While consumers like the wireless aspect, they are looking for wireless solutions that can charge as fast as wired charging, with more spatial freedom. Mark Patrick says wireless charging is now moving rapidly and there is far more successful deployment than ever before.
The charge indicator on mobile devices almost serves double duty as an ‘anxiety meter’ – the lower it falls, the more anxious the owner gets at the prospect of becoming disconnected from their online world. The anxiety is all the greater if they are not carrying a battery pack, or there is no immediately available charging point – and anxiety turns to frustration if they don't have the required charging cable with them. Given the reliance we have on mobile devices these days, one could be surprised that there are few wall outlets available in public spaces such as hospitals, airports, shopping malls, concert venues and the like.
In an ideal world, charging would be accomplished by simply being able to place the device down on a convenient surface and waiting a short while. While this may seem a utopian dream, modern wireless charging technologies have made it a near-term reality – or, at least, a possibility.
Wireless charging has been around for over a century, as evidenced by a 1902 patent application by the famous electrical
engineer, Nikola Tesla.
Convenience is one of the big drivers behind this new technology, by eliminating wires from the equation, users can charge their devices wherever a charging pad exists. Increasingly, coffee shops such as Starbucks are implementing the technology as are several major hotel chains. Ikea is also offering retrofit kits for DIYers to adapt existing furniture to include the technology. The technology is spawning a significant business, estimated to be growing at 13% CAGR by research firm Global Market Insights.
While wireless charging is being discussed as though it is a new technology, it has been around for over a century, as evidenced by a 1902 patent application by the famous electrical engineer, Nikola Tesla. His concept was revolutionary for the time and consisted of transmitting electrical energy between two coils that were separated by an air gap. His concept remains valid today and takes three different forms:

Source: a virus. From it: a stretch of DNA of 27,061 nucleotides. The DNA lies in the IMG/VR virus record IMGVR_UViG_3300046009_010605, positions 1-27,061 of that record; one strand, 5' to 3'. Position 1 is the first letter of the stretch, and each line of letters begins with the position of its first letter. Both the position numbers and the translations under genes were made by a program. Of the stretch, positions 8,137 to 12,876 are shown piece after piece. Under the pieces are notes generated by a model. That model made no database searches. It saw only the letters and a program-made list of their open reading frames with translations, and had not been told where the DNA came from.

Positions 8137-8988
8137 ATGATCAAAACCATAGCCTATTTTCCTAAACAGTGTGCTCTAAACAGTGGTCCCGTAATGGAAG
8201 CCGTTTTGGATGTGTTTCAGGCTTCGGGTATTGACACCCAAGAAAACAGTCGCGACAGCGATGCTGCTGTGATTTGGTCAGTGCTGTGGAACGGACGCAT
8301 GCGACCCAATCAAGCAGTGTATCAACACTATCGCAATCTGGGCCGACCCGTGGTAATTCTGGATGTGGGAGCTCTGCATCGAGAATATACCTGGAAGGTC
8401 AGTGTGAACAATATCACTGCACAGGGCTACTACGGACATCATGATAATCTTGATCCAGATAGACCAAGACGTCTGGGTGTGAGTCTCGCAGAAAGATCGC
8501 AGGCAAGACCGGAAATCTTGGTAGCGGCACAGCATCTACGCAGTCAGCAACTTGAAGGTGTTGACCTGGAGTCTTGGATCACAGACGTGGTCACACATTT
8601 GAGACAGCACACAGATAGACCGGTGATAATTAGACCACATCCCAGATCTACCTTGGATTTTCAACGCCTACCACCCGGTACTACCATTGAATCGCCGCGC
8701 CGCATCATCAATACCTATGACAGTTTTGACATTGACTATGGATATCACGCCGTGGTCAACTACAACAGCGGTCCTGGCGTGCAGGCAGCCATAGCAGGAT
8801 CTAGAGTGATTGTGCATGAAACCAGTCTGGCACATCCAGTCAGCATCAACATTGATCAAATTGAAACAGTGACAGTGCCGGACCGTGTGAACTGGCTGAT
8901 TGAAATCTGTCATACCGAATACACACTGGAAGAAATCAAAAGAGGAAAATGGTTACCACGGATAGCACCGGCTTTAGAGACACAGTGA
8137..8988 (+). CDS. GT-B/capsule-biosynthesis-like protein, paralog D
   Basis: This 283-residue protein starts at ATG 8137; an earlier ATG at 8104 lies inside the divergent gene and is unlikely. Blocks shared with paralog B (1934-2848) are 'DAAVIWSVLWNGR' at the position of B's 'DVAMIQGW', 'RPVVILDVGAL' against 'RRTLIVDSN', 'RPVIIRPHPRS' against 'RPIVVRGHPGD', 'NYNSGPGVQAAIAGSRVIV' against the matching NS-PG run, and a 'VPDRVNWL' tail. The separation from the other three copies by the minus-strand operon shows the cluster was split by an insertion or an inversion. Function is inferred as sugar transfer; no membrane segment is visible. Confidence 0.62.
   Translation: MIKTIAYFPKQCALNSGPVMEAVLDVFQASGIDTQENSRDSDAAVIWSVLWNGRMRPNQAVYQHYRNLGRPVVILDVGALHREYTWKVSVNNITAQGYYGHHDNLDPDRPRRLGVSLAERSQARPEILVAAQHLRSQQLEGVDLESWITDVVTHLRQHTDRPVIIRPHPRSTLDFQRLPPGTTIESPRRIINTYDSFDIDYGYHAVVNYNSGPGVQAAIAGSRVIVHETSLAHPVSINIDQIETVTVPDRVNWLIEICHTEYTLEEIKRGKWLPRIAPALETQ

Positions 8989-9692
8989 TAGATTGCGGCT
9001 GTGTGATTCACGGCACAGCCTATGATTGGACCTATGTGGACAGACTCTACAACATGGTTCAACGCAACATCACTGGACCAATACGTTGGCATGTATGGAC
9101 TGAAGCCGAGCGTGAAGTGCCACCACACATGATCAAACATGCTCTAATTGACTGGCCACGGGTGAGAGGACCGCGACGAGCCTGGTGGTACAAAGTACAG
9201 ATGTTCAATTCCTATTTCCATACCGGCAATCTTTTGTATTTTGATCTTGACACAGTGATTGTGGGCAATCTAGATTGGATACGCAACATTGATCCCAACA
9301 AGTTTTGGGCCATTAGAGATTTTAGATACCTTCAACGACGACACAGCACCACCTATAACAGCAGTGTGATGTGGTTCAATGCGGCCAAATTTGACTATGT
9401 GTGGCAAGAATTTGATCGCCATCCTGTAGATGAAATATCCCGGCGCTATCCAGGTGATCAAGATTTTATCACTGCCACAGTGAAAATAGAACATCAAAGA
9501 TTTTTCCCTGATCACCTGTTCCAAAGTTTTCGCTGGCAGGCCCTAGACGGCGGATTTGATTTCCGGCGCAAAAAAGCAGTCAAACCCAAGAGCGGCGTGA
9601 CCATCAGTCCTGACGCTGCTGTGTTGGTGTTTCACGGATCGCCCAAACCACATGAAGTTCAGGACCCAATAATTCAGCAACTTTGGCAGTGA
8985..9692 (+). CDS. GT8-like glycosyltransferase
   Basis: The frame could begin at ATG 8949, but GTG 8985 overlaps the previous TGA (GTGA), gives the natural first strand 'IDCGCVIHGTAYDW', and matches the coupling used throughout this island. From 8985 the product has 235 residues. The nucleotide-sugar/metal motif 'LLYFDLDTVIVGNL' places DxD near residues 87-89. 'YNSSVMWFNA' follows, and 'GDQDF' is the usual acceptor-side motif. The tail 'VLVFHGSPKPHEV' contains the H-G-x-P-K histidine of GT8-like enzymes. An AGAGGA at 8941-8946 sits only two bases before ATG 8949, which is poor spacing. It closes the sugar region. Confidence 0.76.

Charging pads where the transmitter and receiver are close together and energy is transferred by electromagnetic induction. This applies to charging pads used for smartphones.
Chargers that can be embedded in something such as furniture where charging takes place through the surface. These systems are more loosely coupled and employ radiative electromagnetic charging, covering distances of a few centimeters or so.
Long distance RF charging where there is no physical coupling and distances between charger and device may be up to several meters.
As well as the method of charging, applications are also segmented by the amount of power needed, which tends to correspond to the type of device being charged.
Highly portable wearable devices fall into the low power (< 5W) category – this includes fitness devices, medical sensors, and smartwatches as well as other small appliances such as electric toothbrushes.
Larger portable devices (handheld devices) tend to require between 5W and 15W and these are considered ‘medium power.' This is where the volume market is as it includes smartphones and tablet type devices.
Power tools and drones fall into the high power range that extends from 15W to around 100W.
Standardisation is necessary